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GFCI Breaker Vs Regular Breaker: What’s the Difference?

Written by Edwin Jones / Fact checked by Andrew Wright

gfci breaker vs regular breaker

You’re about to replace a circuit breaker in the panel. But you want to know the difference between a GFCI breaker vs regular breaker to avoid ruining the flow of electricity.

Put simply, a GFCI breaker is typically ideal for preventing ground faults near wet areas, such as bathrooms and swimming pools. But a regular breaker may not have this ability, making it preferable for use indoors and away from wet locations.

Continue reading to learn more about the similarities and differences between GFCI and regular circuit breakers.

What’s the Difference Between a GFCI Breaker and a Regular Breaker?


A GFCI circuit breaker also called a Ground Fault Circuit Interrupter breaker, is a unit that protects connected appliances and other electronics against ground faults and leakage currents near fairly wet locations.

Also, a GFCI breaker is often an outlet circuit breaker. That means that you install it in a receptacle that can cater to that breaker’s unique appearance. Alternatively, GFCI breakers can also be set up in electrical panels.

On the other hand, a regular breaker generally protects against overloads and short circuits. It is available in two types: single-pole and double-pole.

How Can You Tell If Your Breaker Is GFCI?

Aside from understanding what a GFCI breaker, particularly its function is, you’ll know what a GFCI breaker look like by looking at its shell.

A GFCI breaker (in outlet form) typically has a reset and test button on its face. If you don’t know if your breaker has a reset and test button, you can also look for a red (sometimes white) switch on its outer shell.

On the other hand, a GFCI breaker that’s installed in the electrical panel will have a “push here to test” button.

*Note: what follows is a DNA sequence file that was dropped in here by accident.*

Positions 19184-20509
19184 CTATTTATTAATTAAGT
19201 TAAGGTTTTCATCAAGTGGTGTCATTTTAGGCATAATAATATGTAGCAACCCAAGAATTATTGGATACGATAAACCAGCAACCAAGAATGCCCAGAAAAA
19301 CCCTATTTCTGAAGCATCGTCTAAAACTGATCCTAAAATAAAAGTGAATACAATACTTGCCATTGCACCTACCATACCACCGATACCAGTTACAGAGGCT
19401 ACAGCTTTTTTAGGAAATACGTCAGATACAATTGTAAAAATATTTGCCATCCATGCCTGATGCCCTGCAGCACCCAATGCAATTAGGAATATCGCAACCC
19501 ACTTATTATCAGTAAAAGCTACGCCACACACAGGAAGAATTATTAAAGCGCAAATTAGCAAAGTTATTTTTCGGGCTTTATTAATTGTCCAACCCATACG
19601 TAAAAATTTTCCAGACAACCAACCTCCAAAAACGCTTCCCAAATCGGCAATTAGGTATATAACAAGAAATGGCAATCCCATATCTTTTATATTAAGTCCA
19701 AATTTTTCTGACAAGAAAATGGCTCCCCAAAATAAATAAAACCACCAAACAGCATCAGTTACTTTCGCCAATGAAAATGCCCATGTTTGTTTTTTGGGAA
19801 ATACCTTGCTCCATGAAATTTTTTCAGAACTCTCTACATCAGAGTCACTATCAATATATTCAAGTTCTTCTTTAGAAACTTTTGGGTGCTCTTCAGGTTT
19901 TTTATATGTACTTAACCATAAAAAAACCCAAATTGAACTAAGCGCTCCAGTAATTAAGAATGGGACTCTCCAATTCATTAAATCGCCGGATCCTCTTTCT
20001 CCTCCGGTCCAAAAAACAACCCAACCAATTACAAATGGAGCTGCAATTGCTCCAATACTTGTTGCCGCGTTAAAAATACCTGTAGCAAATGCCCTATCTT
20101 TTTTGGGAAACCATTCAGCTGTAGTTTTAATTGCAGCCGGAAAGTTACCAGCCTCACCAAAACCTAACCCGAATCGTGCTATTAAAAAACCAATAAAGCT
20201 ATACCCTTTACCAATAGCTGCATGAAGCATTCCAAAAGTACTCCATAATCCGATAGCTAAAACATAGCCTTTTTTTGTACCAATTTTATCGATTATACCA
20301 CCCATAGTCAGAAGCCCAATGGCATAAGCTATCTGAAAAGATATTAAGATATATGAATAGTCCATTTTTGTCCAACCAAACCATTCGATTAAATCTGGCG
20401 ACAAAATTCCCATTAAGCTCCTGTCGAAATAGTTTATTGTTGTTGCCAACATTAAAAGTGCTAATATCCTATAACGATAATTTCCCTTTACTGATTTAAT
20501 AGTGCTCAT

Can You Use a GFCI Breaker as a Regular Breaker?

No, because a house GFCI breaker and a regular breaker have different functions. If your regular breaker is old and needs a replacement, it’s best just to buy a new identical device (provided the amperage and the brand were picked correctly).

Frequently Asked Questions


1. Do I Need A GFCI Outlet If I Have A GFCI Breaker?

It’s not a requirement to install a GFCI outlet in addition to a GFCI breaker. In particular, it’s not ideal to use a GFCI breaker and outlet for the same connection as both units may not work as intended. Moreover, the former may be a bad choice for old connections with multiple wires.

2. How Long Is A GFCI Breaker Good For?

The typical GFCI circuit breaker should last approximately 15 to 40 years. However, this type of breaker may have a shorter lifespan than usual if exposed to certain adverse events.

If you think that a GFCI breaker is not supplying connected electronics with sufficient power (or none at all), you can check it by attaching probes from a multimeter to it.

If the multimeter doesn’t register an electrical output, it might be time to replace that faulty circuit breaker with a new model.


By now, you should have a good idea of the distinctions between a GFCI breaker vs regular breaker.

Remember, a GFCI circuit breaker is generally a better electronics protector for places near water. You can install a regular breaker for other areas, as long as they’re not near wet locations. 

Moreover, you need to consult a professional electrician or your electrical circuit diagram to know if your panel needs either of these device types.

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